These days, I am completely aware of the interactions and transactions that comprise my health care plan. Having lived in this body for fifty-two years, I am completely aware of what parts are in fine working order and which might need a strict maintenance plan. I am going to have to think about those little aches and pains and wonder if they might be harbingers of bigger aches and pains in the future. Or maybe it's just the rain.

Monday, December 22, 2014

Get Up And Go

It was not the first time that our son had been out of the house before me. What made this early exit significant was the fact that he had no real place to go. For the past several years, it has become increasingly difficult to get him "up and at 'em." I should add here that for a while in my youth I thought this phrase was "up and atom," with some veiled reference to nuclear power. That aside notwithstanding, I rolled over in my bed, eyes still closed and listened to the sounds of my son sneaking out of the house. Since he had announced his nominal plans the night before, "sneaking" may not be a fair term. I should perhaps focus on the consideration he was giving us by keeping his move through the back of the house and out the door as stealthily as possible, given the time: Before six. In the morning.
His mother and I had our suspicions. We wondered why this boy, who had shown a propensity for sleeping through multiple alarms and disregarding most any and all attempts to wake him up, would suddenly begin to seek out the hours before sunrise. He told us that it was because he wanted to get out and see the sun come up. There was some small precedent for this, having made that same commitment with his friends in the first few weeks of school as part of a senior tradition. He lapsed back abruptly to sleeping like the dead until the last possible moment.
Now, as we make the big slow turn into the last semester of high school, we all find ourselves wondering what life will be like when we don't all share one roof. Mom and dad will be responsible for getting mom and dad to wherever they need to go. Son will do what it takes to get himself on his appointed rounds on time. It's a work in progress. I can imagine all kinds of ways that he could get himself in trouble at o-dark-thirty. Meeting a girl, perhaps? He's seventeen. He has a driver's license and a car. Meeting a girl would be the next logical step. If his mother and I didn't want him to meet girls, we should have insisted on that bus pass in perpetuity.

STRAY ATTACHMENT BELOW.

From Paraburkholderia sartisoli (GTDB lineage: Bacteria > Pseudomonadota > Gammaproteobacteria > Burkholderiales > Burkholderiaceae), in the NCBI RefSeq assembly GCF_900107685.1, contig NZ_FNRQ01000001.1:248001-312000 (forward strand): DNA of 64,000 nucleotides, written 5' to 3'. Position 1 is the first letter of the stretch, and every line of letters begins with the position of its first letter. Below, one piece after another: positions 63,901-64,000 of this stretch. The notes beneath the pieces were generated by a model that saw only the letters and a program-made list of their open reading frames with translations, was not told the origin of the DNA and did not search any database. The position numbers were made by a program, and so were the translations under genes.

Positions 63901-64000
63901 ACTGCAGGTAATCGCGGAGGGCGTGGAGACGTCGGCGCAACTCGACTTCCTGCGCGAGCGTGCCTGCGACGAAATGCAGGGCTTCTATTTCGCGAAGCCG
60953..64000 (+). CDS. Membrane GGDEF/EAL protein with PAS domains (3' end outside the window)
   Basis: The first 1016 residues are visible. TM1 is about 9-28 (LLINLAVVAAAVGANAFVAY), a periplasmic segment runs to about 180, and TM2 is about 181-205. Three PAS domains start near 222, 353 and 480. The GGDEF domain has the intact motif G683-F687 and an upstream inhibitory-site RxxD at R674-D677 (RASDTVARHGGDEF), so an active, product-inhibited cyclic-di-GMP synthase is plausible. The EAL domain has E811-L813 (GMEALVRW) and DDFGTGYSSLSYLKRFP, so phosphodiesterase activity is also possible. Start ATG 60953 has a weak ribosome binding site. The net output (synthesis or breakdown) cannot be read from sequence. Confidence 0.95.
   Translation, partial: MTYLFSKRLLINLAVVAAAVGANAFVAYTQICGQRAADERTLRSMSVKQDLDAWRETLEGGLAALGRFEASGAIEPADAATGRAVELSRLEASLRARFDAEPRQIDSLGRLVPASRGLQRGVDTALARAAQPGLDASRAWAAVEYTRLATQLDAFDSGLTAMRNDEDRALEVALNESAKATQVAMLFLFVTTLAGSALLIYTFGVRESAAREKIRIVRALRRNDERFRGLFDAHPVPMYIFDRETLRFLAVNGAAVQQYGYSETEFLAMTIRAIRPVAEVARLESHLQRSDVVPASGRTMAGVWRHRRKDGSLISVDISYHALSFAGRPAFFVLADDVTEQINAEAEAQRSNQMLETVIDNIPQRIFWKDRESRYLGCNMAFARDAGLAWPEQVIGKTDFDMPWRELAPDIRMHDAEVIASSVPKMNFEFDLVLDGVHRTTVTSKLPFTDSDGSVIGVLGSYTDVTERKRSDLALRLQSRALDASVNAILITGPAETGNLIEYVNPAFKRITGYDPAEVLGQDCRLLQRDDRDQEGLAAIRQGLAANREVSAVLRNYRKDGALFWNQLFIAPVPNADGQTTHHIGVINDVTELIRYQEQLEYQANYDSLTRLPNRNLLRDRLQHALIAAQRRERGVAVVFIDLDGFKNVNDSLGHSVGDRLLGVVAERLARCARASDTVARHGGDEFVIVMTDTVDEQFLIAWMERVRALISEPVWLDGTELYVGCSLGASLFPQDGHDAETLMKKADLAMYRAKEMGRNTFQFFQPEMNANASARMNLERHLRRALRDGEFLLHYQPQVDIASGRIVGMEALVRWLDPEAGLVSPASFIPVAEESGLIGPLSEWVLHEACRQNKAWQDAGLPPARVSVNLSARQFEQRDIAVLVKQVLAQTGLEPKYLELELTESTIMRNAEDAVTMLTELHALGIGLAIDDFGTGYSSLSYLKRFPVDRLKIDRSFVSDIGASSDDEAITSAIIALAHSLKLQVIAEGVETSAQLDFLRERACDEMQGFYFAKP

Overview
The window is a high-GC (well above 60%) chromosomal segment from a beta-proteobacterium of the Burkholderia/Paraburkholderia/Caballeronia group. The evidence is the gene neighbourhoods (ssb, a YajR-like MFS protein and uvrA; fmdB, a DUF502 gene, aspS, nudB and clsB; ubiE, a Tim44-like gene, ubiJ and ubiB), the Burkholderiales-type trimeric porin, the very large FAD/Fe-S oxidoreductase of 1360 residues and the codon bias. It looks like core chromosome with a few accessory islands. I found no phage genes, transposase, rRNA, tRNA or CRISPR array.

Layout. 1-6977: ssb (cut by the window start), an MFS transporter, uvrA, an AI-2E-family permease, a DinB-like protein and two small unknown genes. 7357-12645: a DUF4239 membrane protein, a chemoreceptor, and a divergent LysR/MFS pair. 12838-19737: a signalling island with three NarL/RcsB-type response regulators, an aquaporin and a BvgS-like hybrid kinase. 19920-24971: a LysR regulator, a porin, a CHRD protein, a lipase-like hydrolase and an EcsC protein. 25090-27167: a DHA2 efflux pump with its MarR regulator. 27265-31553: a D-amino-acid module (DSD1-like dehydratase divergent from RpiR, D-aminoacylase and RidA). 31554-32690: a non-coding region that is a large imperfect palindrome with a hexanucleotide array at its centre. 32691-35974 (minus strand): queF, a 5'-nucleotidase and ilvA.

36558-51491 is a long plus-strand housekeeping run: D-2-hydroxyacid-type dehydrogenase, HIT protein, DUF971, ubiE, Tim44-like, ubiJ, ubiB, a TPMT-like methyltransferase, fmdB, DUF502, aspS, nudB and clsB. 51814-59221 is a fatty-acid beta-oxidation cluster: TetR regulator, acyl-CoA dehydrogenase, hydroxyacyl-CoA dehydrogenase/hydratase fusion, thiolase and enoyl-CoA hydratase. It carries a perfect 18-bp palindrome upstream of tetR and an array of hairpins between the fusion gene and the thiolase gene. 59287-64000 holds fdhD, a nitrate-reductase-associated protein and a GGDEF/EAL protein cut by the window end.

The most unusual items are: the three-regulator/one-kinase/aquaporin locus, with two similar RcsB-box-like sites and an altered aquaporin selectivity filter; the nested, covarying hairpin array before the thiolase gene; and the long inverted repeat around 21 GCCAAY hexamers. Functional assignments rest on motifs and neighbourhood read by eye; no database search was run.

It seems likely that after the first of the year, he will settle back into the routine of having his parents shake him out of bed. It's just too easy not to. But for now, that experience of walking out into a house with one less soul gave me pause. And a little bit of thanks.

Sunday, December 21, 2014

Shouting Fire In A Crowded Movie HouseEv

I wasn't probably going to rush out to my local cinema to catch a screening of "The Interview." On the big list of Christmas movies, it was down the list a bit from some of the bigger titles, but if my son had insisted, we might have found our way to a matinee. Or maybe he wouldn't have had to insist. My family is one that tends to delight in the silly and profane, both elements that were advertised to be found in the new Seth Rogen, James Franco vehicle: Two self-absorbed TV journalists are enlisted by the CIA to assassinate North Korea's Kim Jong-un. Daniel Craig and Matt Damon for a cast could have brought a different flavor to the proceedings, but the boys who brought you the "Pineapple Express" probably weren't after terse political subterfuge. No superspies here. Just a lot of good old fashioned American pot jokes and flatulence.
Of course, now I'll never know, will I? Sony Pictures has decided not to release this feel-good romp because of some nonsense about bombing theaters and "9/11 style attacks" as a reprisal for this naughtiness. Difficult to imagine here, from these shores, where our president is heckled, ignored and vilified by his less-than-adoring public. Sometimes by members of his own party. In North Korea, however, the previously mentioned Kim Jong-un is referred to as The Supreme Leader, and is regularly referred to as "a great person born of heaven." A couple of Hollywood punks want to make a lighthearted caper about killing this semi-major demigod would probably be looked upon as heresy.
That's probably what got the powers that be in our government thinking that maybe it was North Korean hackers who busted into Sony Pictures network and wreaked havoc with all those ones and zeroes. Cyberattack sounds pretty scary, and since so much of Sony Pictures sits around inside of computers in neatly stacked ones and zeroes. Digital terrorism turns out to be a pretty nasty business. Especially for businesses. In this particular case, the forty-two million dollars that paid for Mister Rogen and Mister Franco to create this fine mess will be counted as a loss, causing Sony stock to dip five percent. Which may seem like no big deal until you start to do the actual math: five percent of Sony. Ouch. That's going to leave a mark.